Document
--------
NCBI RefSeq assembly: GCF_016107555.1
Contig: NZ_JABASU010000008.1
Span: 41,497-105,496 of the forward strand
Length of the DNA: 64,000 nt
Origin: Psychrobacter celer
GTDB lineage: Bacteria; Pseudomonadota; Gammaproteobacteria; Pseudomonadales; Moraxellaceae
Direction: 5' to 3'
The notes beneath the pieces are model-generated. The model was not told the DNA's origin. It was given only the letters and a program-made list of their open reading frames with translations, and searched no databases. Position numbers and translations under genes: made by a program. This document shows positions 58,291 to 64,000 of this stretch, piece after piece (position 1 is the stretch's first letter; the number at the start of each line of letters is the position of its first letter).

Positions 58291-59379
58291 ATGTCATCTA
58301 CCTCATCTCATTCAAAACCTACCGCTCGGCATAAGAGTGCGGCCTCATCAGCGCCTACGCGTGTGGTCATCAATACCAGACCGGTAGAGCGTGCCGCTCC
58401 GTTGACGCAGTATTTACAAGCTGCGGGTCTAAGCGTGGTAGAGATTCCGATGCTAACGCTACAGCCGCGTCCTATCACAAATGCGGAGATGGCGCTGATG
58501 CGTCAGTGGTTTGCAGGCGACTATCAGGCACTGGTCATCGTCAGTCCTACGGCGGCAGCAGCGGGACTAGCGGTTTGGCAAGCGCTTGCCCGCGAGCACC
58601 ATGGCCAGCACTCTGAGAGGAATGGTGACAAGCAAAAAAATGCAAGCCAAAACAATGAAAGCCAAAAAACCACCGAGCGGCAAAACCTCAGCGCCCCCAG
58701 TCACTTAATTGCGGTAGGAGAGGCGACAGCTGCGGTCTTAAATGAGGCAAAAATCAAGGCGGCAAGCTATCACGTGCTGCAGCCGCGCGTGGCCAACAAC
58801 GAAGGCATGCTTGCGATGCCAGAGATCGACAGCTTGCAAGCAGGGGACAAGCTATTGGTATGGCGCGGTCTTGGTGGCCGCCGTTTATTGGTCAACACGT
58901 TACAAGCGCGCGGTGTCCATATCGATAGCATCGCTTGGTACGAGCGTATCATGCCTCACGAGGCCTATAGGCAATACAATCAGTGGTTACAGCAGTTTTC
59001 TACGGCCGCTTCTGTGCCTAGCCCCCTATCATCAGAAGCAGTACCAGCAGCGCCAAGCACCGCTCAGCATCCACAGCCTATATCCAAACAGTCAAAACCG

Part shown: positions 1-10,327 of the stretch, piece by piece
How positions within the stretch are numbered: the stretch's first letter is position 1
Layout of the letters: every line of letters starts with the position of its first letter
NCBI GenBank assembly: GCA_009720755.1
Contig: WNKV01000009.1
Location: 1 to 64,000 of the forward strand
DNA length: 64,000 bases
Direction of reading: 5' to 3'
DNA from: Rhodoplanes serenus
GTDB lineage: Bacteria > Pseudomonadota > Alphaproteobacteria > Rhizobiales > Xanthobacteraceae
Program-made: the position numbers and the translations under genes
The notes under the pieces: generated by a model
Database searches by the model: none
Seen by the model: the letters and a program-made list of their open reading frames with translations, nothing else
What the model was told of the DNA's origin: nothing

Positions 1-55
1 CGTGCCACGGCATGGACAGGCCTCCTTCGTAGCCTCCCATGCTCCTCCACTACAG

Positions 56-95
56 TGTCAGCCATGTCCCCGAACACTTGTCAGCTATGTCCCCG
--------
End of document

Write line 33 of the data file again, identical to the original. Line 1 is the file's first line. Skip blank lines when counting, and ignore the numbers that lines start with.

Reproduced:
What the model was told of the DNA's origin: nothing